The single greatest surprise here is to see Monument to the Burghers of Calais, which usually sits on its low plinth in Victoria Tower Gardens in the shadow of Parliament, out here in the fields. In this unaccustomed location, this multiple figure group looks more restlessly engaging than ever. Its closeness to the ground alarms us. Should a sculpture be eyeballing us to this extent? The way that the five burghers work in relation to each other never ceases to fascinate. They come at us from all directions – everywhere we stand gives us a slightly different take on the drama of the piece.
At a certain stage in the planning, Rodin visualised the group processing in a line. Now they seem to exist in a febrile, huddling swarm of collective anguish, not knowing in quite which direction to turn. The great key to the City of Calais itself hangs limply from a hand at the back – you only see it when you walk behind the sculpture – as if it is the most inconsequential of matters.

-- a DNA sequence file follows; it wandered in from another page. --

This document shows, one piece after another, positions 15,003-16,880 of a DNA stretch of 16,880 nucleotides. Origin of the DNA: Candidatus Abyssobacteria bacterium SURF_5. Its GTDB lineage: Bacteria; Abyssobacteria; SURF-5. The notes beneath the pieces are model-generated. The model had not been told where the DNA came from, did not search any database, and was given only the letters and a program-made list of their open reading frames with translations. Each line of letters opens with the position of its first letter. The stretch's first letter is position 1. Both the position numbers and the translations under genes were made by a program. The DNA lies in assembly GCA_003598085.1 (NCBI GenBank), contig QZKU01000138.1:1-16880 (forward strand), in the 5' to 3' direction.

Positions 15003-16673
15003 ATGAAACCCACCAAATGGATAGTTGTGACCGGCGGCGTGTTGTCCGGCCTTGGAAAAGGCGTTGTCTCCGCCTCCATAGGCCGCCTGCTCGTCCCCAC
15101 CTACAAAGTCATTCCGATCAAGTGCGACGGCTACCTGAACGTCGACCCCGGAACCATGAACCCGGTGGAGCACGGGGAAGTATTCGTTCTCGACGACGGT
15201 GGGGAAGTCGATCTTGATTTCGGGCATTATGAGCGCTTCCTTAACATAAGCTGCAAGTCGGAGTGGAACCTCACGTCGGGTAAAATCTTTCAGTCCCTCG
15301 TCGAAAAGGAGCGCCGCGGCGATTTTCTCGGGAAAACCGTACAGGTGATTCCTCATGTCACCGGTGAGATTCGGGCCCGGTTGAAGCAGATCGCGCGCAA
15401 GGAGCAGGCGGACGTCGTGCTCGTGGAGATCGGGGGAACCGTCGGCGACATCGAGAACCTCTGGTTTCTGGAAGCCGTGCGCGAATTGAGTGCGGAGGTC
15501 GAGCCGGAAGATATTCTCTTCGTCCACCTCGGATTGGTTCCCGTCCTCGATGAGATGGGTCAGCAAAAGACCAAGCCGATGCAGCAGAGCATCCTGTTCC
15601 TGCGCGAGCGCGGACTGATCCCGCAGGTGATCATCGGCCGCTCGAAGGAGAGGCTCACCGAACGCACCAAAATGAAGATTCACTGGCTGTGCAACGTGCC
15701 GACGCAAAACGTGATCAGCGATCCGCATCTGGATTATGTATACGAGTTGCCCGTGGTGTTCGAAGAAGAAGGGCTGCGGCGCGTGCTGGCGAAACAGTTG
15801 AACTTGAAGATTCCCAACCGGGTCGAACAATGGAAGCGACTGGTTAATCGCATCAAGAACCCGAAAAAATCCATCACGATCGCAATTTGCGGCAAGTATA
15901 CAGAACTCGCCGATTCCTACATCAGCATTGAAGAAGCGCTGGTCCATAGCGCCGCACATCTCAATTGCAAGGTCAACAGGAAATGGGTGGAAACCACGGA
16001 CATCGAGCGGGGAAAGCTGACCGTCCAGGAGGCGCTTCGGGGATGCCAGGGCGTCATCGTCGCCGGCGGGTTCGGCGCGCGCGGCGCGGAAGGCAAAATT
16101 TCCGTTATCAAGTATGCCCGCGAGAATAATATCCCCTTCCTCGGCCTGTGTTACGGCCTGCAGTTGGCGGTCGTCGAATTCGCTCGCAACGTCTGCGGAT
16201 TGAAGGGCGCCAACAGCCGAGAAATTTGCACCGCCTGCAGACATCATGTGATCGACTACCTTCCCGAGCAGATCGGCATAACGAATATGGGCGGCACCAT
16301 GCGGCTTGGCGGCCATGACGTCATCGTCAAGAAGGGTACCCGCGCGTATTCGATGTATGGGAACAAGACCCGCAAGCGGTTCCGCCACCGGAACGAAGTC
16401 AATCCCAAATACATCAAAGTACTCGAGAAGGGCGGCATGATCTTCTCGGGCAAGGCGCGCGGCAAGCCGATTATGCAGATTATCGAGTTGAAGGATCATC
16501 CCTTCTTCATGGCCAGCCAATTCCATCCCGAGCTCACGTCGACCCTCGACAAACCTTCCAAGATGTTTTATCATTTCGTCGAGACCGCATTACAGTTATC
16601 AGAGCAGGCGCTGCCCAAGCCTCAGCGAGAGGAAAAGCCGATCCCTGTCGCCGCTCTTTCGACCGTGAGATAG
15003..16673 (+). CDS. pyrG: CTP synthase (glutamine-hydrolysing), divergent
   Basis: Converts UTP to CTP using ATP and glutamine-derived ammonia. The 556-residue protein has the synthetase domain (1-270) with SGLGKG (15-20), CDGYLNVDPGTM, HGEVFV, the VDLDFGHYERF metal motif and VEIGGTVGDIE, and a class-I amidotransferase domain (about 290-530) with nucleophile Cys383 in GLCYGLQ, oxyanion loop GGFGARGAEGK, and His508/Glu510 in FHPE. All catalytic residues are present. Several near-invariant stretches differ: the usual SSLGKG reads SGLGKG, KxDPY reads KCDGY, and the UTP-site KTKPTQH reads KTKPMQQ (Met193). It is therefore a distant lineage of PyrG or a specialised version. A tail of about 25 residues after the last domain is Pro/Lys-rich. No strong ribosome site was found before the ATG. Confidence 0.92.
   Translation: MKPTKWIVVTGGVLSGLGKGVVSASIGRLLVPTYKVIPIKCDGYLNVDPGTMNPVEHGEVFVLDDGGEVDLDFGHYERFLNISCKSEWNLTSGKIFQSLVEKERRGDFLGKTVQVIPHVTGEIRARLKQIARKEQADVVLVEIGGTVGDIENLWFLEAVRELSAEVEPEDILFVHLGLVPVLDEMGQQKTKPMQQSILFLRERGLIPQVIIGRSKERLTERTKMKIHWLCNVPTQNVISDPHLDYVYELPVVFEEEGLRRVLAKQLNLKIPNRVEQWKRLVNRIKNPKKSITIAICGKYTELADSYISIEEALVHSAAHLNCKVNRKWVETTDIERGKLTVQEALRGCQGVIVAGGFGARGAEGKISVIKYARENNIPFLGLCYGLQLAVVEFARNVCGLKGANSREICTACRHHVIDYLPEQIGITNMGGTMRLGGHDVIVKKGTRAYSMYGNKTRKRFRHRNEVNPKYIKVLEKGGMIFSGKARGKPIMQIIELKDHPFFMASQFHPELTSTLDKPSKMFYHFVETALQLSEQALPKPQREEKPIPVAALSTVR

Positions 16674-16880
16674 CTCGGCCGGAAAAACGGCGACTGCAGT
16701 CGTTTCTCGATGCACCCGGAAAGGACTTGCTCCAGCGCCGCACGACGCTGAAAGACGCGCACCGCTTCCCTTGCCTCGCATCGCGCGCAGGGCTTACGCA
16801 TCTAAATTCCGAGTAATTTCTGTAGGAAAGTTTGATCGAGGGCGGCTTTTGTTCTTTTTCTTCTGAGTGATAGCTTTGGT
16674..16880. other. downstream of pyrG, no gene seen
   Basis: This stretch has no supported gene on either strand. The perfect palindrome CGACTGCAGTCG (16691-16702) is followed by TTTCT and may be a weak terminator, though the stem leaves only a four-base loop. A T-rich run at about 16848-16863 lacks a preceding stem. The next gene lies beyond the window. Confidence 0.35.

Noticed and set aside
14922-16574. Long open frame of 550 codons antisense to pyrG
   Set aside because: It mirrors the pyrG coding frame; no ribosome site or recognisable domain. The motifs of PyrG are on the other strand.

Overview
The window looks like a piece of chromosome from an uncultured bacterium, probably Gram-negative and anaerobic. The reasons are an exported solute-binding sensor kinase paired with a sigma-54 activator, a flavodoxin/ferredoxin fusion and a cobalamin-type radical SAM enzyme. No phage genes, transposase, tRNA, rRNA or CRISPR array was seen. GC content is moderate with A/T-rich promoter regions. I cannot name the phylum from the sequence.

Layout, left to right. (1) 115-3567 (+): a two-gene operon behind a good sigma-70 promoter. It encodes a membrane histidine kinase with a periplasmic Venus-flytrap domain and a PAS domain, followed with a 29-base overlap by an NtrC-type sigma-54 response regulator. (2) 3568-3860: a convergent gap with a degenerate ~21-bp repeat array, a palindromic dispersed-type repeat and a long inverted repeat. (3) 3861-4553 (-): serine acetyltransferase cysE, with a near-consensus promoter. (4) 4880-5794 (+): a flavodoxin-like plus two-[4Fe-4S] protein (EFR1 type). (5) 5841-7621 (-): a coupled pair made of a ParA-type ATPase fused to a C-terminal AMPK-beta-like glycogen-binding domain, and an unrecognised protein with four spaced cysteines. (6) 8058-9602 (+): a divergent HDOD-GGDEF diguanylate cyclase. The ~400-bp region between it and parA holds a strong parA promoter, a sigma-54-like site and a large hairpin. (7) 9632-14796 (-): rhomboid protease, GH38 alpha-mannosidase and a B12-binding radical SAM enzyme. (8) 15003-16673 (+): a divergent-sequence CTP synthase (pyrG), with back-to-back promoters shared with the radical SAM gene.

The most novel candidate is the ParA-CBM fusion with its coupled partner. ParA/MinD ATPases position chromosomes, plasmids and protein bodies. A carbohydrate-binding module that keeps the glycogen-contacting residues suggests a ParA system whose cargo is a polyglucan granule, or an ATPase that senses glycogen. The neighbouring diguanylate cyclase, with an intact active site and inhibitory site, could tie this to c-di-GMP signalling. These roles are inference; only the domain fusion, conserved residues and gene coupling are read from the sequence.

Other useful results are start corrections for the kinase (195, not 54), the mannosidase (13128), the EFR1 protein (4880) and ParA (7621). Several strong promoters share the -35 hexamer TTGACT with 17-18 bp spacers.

Rodin called this piece his novel, and you do indeed experience the possibility of multiple narratives opening up to you as you circle and circle it, staring up into each face, observing each writhing finger. If you view it from the front, you will see, on the extreme right, the clothed figure of Jean d'Aire.
Just a couple of hundred yards away, standing on its own in a handsome triangular field, stands Jean d'Aire yet again, but this time he is in the form of a monumental nude. Every muscle of his body seems taut and pent. His fists are clenched. The energy of the figure positively crackles.